Adverse reactions associated with THYQUIDITY therapy are primarily those of hyperthyroidism due to therapeutic overdosage: arrhythmias, myocardial infarction, dyspnea, muscle spasm, headache, nervousness, irritability, insomnia, tremors, muscle weakness, increased appetite, weight loss, diarrhea, heat intolerance, menstrual irregularities, and skin rash.

Drug Interactions

See full prescribing information for drugs that affect thyroid hormone pharmacokinetics (e.g., absorption, synthesis, secretion, metabolism, protein binding, and target tissue response) and may alter the therapeutic response to THYQUIDITY.

Use in Specific Populations

Pregnancy: Since TSH levels may increase during pregnancy, TSH should be monitored and THYQUIDITY dosage adjusted during pregnancy. THYQUIDITY should not be discontinued during pregnancy and hypothyroidism diagnosed during pregnancy should be promptly treated. Pregnancy may increase THYQUIDITY requirements. Serum TSH levels should be monitored and the THYQUIDITY dosage adjusted during pregnancy to maintain TSH within normal trimester specific ranges. Since postpartum TSH levels are similar to preconception values, the THYQUIDITY dosage should return to the pre-pregnancy dose immediately after delivery.

Lactation: Limited published studies report that levothyroxine is present in human milk. No adverse effects on the breastfed infant have been reported and there is no information on the effects of levothyroxine on milk production. Adequate levothyroxine treatment during lactation may normalize milk production in hypothyroid lactating mothers with low milk supply. The developmental and health benefits of breastfeeding should be considered along with the mother’s clinical need for THYQUIDITY and any potential adverse effects on the breastfed infant from THYQUIDITY or from the underlying maternal condition.

Pediatric Use: Safety and effectiveness of THYQUIDITY has been established for the treatment of congenital hypothyroidism and acquired hypothyroidism in pediatric patients down to birth. Glycerol has the potential to cause gastrointestinal irritation resulting in vomiting and/or osmotic diarrhea. Patients in the first 3 months of life may be particularly susceptible to serious fluid and electrolyte complications from glycerol-induced gastrointestinal irritation. Closely monitor patients from birth to 3 months of age receiving THYQUIDITY for signs and symptoms of gastrointestinal irritation.

Geriatric Use: Because of the increased prevalence of cardiovascular disease among the elderly, initiate THYQUIDITY at less than the full replacement dose. Atrial arrhythmias can occur in elderly patients. Atrial fibrillation is the most common of the arrhythmias observed with levothyroxine overtreatment in the elderly.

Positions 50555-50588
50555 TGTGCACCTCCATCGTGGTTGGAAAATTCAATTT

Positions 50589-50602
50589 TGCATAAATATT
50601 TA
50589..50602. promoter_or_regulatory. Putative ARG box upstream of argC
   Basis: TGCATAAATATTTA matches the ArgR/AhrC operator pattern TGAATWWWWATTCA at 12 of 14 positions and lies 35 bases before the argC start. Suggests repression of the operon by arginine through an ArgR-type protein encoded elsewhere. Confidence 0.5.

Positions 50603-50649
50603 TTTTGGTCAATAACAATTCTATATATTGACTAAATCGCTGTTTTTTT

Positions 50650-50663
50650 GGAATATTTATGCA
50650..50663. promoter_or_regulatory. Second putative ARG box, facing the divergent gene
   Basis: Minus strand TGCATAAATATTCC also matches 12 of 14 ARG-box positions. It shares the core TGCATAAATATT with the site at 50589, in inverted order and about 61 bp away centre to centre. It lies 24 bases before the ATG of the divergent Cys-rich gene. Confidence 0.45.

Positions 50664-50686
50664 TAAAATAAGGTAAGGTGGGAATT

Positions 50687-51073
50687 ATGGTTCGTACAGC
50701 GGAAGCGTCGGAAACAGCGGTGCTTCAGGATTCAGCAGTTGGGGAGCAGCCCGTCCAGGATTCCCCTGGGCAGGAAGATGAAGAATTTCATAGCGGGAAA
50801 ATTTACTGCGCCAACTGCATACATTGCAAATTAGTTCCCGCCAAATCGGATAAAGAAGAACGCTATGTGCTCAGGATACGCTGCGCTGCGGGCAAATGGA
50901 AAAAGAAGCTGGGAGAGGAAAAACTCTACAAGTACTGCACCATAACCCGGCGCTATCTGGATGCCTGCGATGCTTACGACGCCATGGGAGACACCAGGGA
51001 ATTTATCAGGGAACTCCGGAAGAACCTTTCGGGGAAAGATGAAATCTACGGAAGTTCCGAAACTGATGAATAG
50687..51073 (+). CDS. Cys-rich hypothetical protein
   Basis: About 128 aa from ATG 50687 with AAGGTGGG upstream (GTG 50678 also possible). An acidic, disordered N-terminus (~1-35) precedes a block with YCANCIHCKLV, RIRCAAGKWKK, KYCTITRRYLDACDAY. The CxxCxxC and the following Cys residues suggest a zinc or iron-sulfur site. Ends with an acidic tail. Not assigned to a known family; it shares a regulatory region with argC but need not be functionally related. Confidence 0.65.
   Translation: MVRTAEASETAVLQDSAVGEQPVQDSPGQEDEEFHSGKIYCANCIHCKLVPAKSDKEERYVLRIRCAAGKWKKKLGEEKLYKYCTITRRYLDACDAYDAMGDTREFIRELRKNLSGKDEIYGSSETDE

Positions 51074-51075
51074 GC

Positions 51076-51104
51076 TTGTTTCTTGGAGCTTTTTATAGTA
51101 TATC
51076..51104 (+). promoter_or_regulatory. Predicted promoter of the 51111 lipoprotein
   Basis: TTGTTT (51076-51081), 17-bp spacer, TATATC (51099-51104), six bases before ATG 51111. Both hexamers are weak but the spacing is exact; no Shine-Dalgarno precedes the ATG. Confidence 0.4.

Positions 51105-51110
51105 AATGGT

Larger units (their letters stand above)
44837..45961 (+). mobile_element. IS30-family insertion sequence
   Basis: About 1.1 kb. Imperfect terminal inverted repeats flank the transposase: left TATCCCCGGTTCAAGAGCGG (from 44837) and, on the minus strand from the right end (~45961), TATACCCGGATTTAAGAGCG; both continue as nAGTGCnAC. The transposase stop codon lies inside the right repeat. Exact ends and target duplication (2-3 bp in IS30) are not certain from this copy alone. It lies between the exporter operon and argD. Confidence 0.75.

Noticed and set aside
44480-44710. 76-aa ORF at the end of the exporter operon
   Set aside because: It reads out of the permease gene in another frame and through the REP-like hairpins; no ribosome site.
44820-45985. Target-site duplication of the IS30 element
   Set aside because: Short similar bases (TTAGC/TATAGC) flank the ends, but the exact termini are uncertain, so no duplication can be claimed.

The Important Safety Information does not include all the information needed to use THYQUIDITY safely and effectively. Visit for Full Prescribing Information.

To report SUSPECTED ADVERSE REACTIONS, contact Azurity Pharmaceuticals, Inc. at 1-800-461- 7449, or FDA at 1-800-FDA-1088 or


References: 1. Jonklaas J, Bianco AC, Bauer AJ, et al. Guidelines for the treatment of hypothyroidism: prepared by the American Thyroid Association Task Force on Thyroid Hormone Replacement. Thyroid. 2014;24(12):1670-1751. 2. Duntas LH, Jonklaas J. Levothyroxine dose adjustment to optimise therapy throughout a patient’s lifetime. Adv Ther. 2019;36(suppl 2):S30-S46. 3. Canaris GJ, Manowitz NR, Mayor G, Ridgway C. The Colorado thyroid disease prevalence study. Arch Intern Med. 2000;160(4):526-534. 4. Okosieme OE, Belludi G, Spittle K, Kadiyala R, Richards J. Adequacy of thyroid hormone replacement in a general population. Q J Med. 2001;104:395-401. 5. McAninch EA, Bianco AC. The history and future of treatment of hypothyroidism. Ann Intern Med. 2016;164(1):50-56. 6. Wiersinga WM, Duntas L, Fadeyev V, Nygaard B, Vanderpump MPJ. 2021 ETA guidelines: the use of L-T4 + L-T3 in the treatment of hypothyroidism. Eur Thyroid J. 2012;1:55-71. 7. Carnaby-Mann G, Crary M. Pill swallowing by adults with dysphagia. Arch Otolaryngol Head Neck Surg. 2005;131(11):970-975.


THYQUIDITY™ levothyroxine sodium (T4) indicated for:

  • Hypothyroidism: As a replacement therapy in primary (thyroidal), secondary (pituitary), and tertiary (hypothalamic) congenital or acquired hypothyroidism.
  • Pituitary Thyrotropin (Thyroid Stimulating Hormone, TSH) Suppression: As an adjunct to surgery and radioiodine therapy in the management of thyrotropin-dependent well-differentiated thyroid cancer.



See full prescribing information for complete boxed warning

  • Thyroid hormones, including THYQUIDITY, should not be used for the treatment of obesity or for weight loss.
  • Doses beyond the range of daily hormonal requirements may produce serious or even life-threating manifestations of toxicity. (6, 10).